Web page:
A trip down the river
The first call came from a person in the know.
The report, incendiary if we’re being diplomatic, indicated that a person or people affiliated with a certain local conservation group were so incensed by LEO’s cover story last week that they’d begun pulling issues out of racks and hoarding them from the reading public.
Now they’re threatening to sue LEO if we tell the story.
Tsk, tsk, River Fields.
Steve Shaw’s expansive cover story, “Burned Bridge,” in the Nov. 11 issue, detailed the decline of the once-proud organization, from a nationally renowned conservation group to a one-issue monolith concerned with the affairs of its most financially endowed members. The organization has become a litigious nightmare for the city, holding up both the Harrods Creek Bridge widening project and the Ohio River Bridges Project with lawsuits that can, if we’re being diplomatic, be seen as NIMBY-ism, or the idea that major projects belong in someone else’s backyard.
Simply put, the story posed the question: Has River Fields lost its vision?
Judging by the overwhelming response we received, the answer is Yes.
Shaw’s angle was to first identify the beating River Fields has taken in the public-relations arena of late, and then to assess that as a measure of the public’s tolerance of the group’s current agenda. Along with other sources, Shaw got Lee Cochran — River Fields’ first director and daughter of its founder — to speak candidly on the record about the group’s opposition to an East End Bridge, which she believes represents, in a larger sense, an abdication of River Fields’ founding mission. After all, how much preservation of the Ohio River and its environs would River Fields’ prerogative — another downtown bridge and a massive expansion of Spaghetti Junction — accomplish?
On the flip side, Shaw sat down for an extensive interview with River Fields attorney Bob Griffith. His points of view — on everything from the bridges to public criticism of the group — were detailed throughout the story. He even talked about the River Fields approach to acrimony: stay above the fray.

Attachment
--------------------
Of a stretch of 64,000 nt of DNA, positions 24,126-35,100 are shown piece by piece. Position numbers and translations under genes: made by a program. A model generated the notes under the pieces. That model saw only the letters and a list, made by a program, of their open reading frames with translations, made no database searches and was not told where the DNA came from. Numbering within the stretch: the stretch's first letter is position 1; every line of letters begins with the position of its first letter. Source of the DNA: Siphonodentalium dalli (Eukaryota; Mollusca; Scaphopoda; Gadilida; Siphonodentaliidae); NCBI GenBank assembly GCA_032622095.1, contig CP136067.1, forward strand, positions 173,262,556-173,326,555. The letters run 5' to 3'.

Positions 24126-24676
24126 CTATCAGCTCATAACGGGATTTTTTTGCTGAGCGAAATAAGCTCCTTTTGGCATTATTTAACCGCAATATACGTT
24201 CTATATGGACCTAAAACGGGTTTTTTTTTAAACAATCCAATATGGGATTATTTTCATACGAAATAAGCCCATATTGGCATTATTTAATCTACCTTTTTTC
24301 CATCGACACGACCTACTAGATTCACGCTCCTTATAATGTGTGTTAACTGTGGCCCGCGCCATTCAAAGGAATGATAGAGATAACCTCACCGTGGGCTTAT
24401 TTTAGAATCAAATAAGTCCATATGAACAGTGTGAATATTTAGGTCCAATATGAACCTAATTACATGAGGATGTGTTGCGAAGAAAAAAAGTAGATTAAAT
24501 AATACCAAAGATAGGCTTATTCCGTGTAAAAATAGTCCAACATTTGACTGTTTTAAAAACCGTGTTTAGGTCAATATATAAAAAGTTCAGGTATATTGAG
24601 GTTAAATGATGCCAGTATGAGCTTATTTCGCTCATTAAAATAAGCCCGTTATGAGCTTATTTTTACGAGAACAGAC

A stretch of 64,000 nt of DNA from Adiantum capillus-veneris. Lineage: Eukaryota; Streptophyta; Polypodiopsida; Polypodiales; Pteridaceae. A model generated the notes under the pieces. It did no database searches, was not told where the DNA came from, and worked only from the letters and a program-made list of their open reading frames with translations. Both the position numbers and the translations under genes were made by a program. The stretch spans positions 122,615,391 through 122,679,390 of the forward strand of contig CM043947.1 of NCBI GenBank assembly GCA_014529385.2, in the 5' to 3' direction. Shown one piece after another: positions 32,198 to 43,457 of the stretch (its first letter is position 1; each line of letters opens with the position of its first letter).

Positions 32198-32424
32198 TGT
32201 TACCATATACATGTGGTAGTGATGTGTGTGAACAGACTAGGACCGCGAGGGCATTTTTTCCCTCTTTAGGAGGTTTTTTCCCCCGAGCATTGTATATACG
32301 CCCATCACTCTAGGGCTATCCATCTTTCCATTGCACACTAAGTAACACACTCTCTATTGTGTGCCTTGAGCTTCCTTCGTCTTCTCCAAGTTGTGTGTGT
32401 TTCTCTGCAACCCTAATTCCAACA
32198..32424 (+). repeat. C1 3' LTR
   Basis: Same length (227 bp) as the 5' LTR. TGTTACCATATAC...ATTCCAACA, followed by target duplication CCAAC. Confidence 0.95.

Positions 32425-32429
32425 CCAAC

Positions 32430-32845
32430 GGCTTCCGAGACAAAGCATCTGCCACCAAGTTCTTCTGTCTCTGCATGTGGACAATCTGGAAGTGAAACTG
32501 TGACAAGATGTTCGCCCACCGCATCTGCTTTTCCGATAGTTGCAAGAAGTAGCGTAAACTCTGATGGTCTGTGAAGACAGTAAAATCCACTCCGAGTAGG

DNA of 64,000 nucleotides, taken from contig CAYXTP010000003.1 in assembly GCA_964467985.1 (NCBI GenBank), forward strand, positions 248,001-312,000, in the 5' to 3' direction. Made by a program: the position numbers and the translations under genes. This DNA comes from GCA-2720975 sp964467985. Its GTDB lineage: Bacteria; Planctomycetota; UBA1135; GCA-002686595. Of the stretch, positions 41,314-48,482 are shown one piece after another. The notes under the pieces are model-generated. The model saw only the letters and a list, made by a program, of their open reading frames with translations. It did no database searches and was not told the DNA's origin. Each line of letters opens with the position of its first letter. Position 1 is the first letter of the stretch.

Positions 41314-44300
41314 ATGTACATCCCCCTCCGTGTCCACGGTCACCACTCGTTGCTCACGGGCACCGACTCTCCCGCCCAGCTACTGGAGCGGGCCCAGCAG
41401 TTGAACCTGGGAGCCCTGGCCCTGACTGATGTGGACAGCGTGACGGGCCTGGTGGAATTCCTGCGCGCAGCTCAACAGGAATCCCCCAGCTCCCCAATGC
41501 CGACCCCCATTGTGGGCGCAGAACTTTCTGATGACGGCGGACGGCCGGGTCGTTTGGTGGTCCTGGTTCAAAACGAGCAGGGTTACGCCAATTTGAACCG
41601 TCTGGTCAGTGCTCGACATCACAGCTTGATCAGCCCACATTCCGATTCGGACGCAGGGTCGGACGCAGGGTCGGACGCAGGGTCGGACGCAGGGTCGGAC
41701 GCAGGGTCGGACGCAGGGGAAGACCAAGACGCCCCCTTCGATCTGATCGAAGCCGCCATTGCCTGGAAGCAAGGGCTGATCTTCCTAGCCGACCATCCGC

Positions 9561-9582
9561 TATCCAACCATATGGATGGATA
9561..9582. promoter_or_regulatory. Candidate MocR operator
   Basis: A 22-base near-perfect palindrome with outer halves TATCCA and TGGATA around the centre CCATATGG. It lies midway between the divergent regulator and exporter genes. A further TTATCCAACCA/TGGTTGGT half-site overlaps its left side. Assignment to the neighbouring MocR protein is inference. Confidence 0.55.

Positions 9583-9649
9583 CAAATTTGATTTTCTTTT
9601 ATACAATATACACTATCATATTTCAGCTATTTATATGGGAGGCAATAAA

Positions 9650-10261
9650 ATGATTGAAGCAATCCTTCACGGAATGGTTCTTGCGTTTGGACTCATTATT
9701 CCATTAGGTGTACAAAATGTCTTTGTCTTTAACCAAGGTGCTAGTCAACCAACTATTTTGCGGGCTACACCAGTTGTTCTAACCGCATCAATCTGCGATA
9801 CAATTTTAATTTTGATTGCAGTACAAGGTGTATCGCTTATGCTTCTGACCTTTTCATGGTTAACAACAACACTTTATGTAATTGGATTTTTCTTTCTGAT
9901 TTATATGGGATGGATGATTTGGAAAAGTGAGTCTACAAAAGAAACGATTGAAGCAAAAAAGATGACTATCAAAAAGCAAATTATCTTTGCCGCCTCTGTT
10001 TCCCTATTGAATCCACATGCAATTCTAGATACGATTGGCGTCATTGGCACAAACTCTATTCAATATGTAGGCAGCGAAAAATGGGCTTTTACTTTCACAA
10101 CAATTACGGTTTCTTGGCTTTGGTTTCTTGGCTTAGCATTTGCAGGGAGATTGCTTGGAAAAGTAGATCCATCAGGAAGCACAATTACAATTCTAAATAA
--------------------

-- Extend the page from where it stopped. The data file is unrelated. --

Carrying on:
Yet, if we are to believe our own eyes and people in the know, somebody associated with River Fields has skin so thin you can see their guts (or lack thereof).
The first report alleging River Fields’ officious behavior arrived early Thursday. Upon hearing of it, News Editor Sarah Kelley and I headed toward the river to search for proof. We discovered several empty streetboxes near the group’s headquarters, an unusual thing for a Thursday. We checked with nearby businesses and listened to reports that LEOs had been disappearing at an alarming rate.
Finally, we walked into River Fields’ second-floor office at 643 W. Main St. and asked if they’d been stealing our magazines. If this was happening, we reasoned, it’s better to talk face-to-face than risk muddying things over the phone or e-mail.
We got a pair of denials, to be sure. One even included the claim that River Fields’ “enemies” were perhaps behind the theft.
We did not find a stack of vanished LEOs inside the River Fields office. Perhaps that’s a good thing: What should we make of the city’s largest conservation group stealing free weeklies off the street to dampen the impact of a critical story? For all the group’s carping about free speech, who could imagine one of their own might stamp out someone else’s rights?
And then we got the letter.
After our visit to the group’s office, our publisher, Pam Brooks, sent a letter to River Fields asking that if they had been stealing LEOs to please stop. Tuesday morning we received a response from Griffith, the group’s attorney, threatening a lawsuit if we published any story about the alleged theft. The letter also demanded to know the source(s) behind the allegations of theft, as well as other internal LEO information.
Laughable, if it weren’t such a clear indication of the way River Fields likes to play in this community: intimidate and shutter, squash your critics, complain about your plot and bring in the lawyer to defend it.
River Fields supports a major expansion of downtown road infrastructure that would dramatically alter one of the most precious gifts of the river: its waterfront. The group is serving not the majority of Louisvillians but a few interested parties.
And again, they’re trying to quash something they don’t like with the threat of a lawsuit.
How unfortunate, if we’re being diplomatic.